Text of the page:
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Describing your claims to the VA

I go over how to best describe your claim, on the request for information paperwork, the VA is going to be sending you.

*We weren't lost, just practicing our survival skills.

As I have described in earlier posts, 38 CFR is your friend. It will help you identify what characteristics of your injury/ illness are important to the VA. That aside, the VA wants to know what you have or are dealing with. When you are filling out the paperwork, remember to describe your affliction with “Without the use of my (splint, brace, hearing aids etc...) I cannot…” or “Without my medication, my symptoms are…). The last thing you want to say is “I can hear just fine thanks to my hearing aids” when you are legally deaf without them or “This ailment causes me no stress or discomfort” when you need constant medication to not die from it.

In filling out the request for more information packet from the VA, describe every illness or injury you have as untreated. If you leave the military and do not have your ailments accurately portrayed in the VA system, you may end up in exactly that situation. The VA needs to know how you would be doing if you were not being treated at all.

There are places to describe your current and past medications and treatments for the ailment and you want to include every one! From the Motrin to the Percocet, the crutch to the wheel chair, include every dosage and medication/ treatment. Using the filing system I described in Getting what you deserve from the VA will help you in finding this information. This is what the VA is asking for and it helps them to see progression of the ailment over time.

The next section you need to consider is how your ailment occurred. This will help the VA classify it as combat or non-combat related and service-related or not. If you can’t remember where you got that bullet wound or when the first time you had dry eyes was, check out your medical files. Using the filing system from Getting what you deserve from the VA will help in this instance as well.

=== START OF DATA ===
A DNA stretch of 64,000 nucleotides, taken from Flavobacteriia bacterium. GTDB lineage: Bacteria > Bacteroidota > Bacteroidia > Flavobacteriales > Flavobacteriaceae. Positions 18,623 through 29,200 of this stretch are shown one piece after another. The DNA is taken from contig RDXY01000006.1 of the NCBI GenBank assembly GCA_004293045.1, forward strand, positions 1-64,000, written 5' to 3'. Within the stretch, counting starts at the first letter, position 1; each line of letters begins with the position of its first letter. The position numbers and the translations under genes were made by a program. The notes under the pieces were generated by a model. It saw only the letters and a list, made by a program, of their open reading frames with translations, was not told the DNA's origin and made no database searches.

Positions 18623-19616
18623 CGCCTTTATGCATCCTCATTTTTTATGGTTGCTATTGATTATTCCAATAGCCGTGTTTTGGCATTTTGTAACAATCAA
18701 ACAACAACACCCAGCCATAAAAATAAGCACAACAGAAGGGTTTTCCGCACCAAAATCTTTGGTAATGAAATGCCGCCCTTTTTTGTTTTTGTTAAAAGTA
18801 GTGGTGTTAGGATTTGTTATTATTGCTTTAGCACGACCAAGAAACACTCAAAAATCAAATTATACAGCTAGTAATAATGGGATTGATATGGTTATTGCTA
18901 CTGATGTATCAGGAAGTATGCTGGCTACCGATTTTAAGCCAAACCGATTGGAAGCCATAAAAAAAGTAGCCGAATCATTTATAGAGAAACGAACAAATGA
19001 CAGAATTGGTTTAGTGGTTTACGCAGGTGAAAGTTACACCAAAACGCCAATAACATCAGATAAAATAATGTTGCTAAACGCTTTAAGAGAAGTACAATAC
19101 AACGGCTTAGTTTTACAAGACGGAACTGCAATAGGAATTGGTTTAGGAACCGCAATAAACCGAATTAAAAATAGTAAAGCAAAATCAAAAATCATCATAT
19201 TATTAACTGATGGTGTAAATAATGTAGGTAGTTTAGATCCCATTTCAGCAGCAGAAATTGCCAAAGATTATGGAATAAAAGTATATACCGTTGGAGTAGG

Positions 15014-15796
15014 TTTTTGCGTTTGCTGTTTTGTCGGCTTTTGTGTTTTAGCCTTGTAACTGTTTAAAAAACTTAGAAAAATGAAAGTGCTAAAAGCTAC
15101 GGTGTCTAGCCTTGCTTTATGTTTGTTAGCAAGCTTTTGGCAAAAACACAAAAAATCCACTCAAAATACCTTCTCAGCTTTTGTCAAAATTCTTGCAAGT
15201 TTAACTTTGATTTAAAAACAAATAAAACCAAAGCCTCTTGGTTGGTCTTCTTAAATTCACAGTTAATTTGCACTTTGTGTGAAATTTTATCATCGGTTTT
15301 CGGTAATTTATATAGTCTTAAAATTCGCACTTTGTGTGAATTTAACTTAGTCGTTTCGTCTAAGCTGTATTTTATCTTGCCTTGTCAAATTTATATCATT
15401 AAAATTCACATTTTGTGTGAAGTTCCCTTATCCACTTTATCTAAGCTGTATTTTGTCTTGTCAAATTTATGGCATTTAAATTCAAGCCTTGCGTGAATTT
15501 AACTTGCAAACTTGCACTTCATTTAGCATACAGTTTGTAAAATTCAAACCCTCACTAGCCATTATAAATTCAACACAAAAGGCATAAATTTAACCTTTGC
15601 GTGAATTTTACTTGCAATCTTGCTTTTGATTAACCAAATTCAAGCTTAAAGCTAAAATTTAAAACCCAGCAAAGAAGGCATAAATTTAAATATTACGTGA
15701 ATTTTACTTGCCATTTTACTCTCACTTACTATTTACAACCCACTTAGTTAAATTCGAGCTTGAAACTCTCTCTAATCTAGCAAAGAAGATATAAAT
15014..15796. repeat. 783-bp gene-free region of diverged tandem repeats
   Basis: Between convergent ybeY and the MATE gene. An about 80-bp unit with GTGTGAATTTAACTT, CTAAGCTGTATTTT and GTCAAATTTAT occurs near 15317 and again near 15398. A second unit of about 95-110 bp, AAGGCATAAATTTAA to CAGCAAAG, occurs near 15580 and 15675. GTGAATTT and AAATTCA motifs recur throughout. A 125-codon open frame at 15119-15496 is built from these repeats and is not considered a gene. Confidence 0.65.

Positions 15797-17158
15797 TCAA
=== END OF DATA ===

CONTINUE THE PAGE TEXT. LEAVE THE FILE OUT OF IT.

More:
Once you fill out each informational sheet, read over them and make sure they make sense. Does your description sound like your ailment still or is it so far off it no longer sounds like you? The VA will send this document to a VA medical advisor, or you will deliver it the day of your evaluation. This is when the rubber meets the road and you will go over each claimed item with the medical advisor. If your ailment needs medical proof, you may be asked to complete additional medical tests like x-rays, stress tests, lung capacity tests, etc.

In the end, the additional information request sheet is your best chance at getting the rating you deserve. Take the time necessary to complete it and write legibly! I read over all of mine and completed them a day later after having thought about them. With 20+ years of service there were a lot of medical issues I had completely forgot how or where they first occurred. Take your time, be thorough, and good luck!


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